Global IoT spend will top US$ 1 Trillion by 2023

© Flickr/cc-licence/Adafruit Industries

© Flickr/cc-licence/Adafruit Industries

  • Growth driven by discrete manufacturing, process manufacturing and transportation.
  • In the consumer market, growth will come from IoT for the smart home and connected vehicles
  • Expenditure on IoT services will overtake hardware spend by the end of this year
  • US and China will account for half of global spend on IoT over the next four years

A new report from IDC (International Data Corporation) of New England in the US concludes that global spending on IoT will exceed US$1 trillion by 2022 and hit $1.1 trillion a year later. IDC's "Worldwide Semiannual Internet of Things Spending Guide" indicates that the compound annual growth rate (CAGR) for IoT spending between now and 2023 will be 12.6 per cent.

The report says the three industry sectors that will be the primary drivers of IoT spend in the period to the end of 2023 will be discrete manufacturing, process manufacturing and transportation and together they will account for close to 33 per cent of worldwide IoT spending over that time.

"Discrete Manufacturing" is defined as "the production of distinct items such as automobiles, furniture, toys, smartphones and airplanes". Discrete products are greatly different from "Process Manufacturing" where the products, such as oil and natural gas, are undifferentiated. Discrete manufacturing is characterised by individual or separate unit production which can be low volume but high complexity or high volume of low complexity. Low volume/high complexity production requires flexible manufacturing systems able to ensure consistent quality and rapid 'time-to-market"whilst keeping costs to the absolute minimum consistent with the complexity of the products. Meanwhile, high volume/low complexity production puts emphasis on inventory control, lead times and the continuing reduction or limiting of materials costs and waste.

Meanwhile, the consumer market will be the second largest source of IoT spending this year with smart home and connected cars and other vehicles being the prime drivers. What's more, with a forecast five-year CAGR of 16.8 per cent across all industry sectors the consumer market will overtake discrete manufacturing to take the Number One IoT spend slot by 2023.

The largest technology category through to the end of IDC's forecast period will be IoT services, which will overtake spending on hardware before the end of this year.  Services spending relates to traditional IT and installation services as well as ongoing services such as content as a service. On the other hand, hardware spend is dominated by module/sensor purchases. IDC predicts that software will be the fastest growing technology category with a five-year CAGR of 15.3 per cent and a focus on application and analytics software purchases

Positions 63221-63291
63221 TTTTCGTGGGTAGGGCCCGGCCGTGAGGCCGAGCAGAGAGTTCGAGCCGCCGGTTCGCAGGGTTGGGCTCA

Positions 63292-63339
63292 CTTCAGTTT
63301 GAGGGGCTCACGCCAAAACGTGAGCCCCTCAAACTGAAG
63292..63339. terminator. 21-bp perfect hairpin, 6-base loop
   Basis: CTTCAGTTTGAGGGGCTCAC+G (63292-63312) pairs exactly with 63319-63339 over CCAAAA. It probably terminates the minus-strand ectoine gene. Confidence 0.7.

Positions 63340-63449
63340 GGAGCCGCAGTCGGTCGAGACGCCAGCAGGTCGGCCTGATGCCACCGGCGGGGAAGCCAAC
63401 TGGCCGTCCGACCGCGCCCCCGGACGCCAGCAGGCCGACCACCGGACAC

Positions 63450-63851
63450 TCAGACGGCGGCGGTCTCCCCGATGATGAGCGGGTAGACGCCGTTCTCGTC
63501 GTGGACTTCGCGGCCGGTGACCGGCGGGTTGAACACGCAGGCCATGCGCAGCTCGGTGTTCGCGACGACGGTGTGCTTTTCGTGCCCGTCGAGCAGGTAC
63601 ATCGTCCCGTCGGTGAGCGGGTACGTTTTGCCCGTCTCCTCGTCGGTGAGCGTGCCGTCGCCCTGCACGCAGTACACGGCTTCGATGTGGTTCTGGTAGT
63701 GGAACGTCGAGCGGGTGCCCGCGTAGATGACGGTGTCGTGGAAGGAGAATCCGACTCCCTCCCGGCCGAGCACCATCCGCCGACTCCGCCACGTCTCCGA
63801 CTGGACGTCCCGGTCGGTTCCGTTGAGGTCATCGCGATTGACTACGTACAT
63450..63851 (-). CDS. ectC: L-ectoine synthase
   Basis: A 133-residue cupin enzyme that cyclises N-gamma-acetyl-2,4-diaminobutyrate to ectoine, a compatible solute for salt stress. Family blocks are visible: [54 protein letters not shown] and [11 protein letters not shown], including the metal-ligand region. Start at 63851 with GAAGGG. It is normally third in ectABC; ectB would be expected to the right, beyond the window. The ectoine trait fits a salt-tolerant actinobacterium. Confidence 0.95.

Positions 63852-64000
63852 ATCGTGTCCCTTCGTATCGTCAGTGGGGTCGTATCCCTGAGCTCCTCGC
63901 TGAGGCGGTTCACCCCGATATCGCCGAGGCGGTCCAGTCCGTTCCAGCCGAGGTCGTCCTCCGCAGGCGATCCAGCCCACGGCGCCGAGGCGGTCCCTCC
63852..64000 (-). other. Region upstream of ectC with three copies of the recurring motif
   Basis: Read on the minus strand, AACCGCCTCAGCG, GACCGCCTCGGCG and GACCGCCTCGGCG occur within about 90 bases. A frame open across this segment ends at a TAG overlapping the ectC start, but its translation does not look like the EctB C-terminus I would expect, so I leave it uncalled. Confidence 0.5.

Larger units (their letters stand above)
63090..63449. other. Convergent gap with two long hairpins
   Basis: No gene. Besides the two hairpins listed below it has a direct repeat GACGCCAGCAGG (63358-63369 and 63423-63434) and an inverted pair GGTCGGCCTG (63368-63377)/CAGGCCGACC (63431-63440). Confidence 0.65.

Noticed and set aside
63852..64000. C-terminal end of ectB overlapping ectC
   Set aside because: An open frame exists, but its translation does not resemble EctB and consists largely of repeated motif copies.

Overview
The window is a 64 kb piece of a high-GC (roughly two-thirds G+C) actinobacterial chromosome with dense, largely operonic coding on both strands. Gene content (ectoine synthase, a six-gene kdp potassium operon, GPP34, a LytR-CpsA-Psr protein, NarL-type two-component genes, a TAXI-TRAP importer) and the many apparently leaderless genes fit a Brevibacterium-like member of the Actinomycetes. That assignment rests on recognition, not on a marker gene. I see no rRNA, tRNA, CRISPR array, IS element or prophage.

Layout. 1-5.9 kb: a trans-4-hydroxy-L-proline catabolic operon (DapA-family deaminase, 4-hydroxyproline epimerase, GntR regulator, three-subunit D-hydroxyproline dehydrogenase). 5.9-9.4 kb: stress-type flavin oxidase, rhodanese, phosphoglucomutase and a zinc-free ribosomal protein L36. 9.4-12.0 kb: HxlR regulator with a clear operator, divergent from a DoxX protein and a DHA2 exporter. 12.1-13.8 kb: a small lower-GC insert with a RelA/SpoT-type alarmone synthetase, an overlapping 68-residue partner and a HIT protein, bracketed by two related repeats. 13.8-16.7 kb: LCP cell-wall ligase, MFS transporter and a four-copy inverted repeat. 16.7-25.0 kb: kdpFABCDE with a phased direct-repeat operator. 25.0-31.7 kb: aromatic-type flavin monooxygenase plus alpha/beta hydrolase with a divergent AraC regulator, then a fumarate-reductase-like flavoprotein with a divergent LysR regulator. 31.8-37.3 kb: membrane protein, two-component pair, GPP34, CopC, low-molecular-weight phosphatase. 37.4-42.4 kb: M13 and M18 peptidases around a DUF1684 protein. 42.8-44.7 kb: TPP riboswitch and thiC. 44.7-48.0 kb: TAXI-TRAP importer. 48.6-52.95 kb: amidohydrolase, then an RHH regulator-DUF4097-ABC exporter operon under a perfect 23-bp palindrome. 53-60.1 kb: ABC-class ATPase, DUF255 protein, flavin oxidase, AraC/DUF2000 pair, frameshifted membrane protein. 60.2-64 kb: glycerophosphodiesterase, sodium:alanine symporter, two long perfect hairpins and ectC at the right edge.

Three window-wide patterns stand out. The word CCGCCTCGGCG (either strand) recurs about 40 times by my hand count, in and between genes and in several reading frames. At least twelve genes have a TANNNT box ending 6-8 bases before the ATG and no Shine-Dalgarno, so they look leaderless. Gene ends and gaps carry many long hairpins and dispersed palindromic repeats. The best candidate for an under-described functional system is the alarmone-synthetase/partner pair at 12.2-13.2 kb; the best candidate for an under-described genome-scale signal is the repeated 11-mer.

The next challenge? How to manage, process and analyse the coming deluge of IoT data

The report shows that two important additional trends are emerging within the IoT software; the pre-eminence of vertical industry IoT platforms and the ascendancy of cloud deployments for IoT software. Indeed, more than 75 per cent of all spending on IoT platform software, including middleware for device management, connectivity management, data management, visualisation, and applications enablement for connecting IoT endpoints, will be on software packages that integrate and support devices, applications, data schemas, and standards of a single industry.

Furthermore, enterprises and other organisations are now increasing the deployment of their IoT software, including applications, analytics software, and IoT platforms, to the cloud. By the end of the forecast period in 2023 some 33 per cent of IoT software expenditure will be on public cloud deployments. In 2018 that spend figure stood at 20 per cent.

In terms of political geography, the US and China will, together, account for half of all IoT spending through to 2023. The Western European and Asia Pacific nations (excluding Japan and China) will also be big spenders are forecast to have CAGRs of 23.1 per cent over the same period. Elsewhere, Latin America, the Middle East and Africa will see IoT spending running at a CAGER of 19.5 per cent.

IDC's "Worldwide Semiannual Internet of Things Spending Guide" forecasts IoT spending for 14 technology categories and 59 named use cases across 20 industries in nine regions and 53 countries. Commenting on the latest report, Marcus Torchia,, Research Director,  Customer Insight and Analysis said, "The new Deployment Type segmentation in the IoT Spending Guide draws sharp lines that identify opportunities for software growth via public cloud services. Segmented at the deepest level, clients can now prioritise strategy planning at the region/country, industry, and use case levels."

Carrie MacGillivray, Groupm Vice President, Internet of Things, 5G and Mobility at IDC added, "Spending on IoT deployments continues with good momentum and is expected to be $726 billion worldwide this year. While organisations are investing in hardware, software, and services to support their IoT initiatives, their next challenge is finding solutions that help them to manage, process, and analyse the data being generated from all these connected things." And there will be staggeringly stupendous amounts of it.

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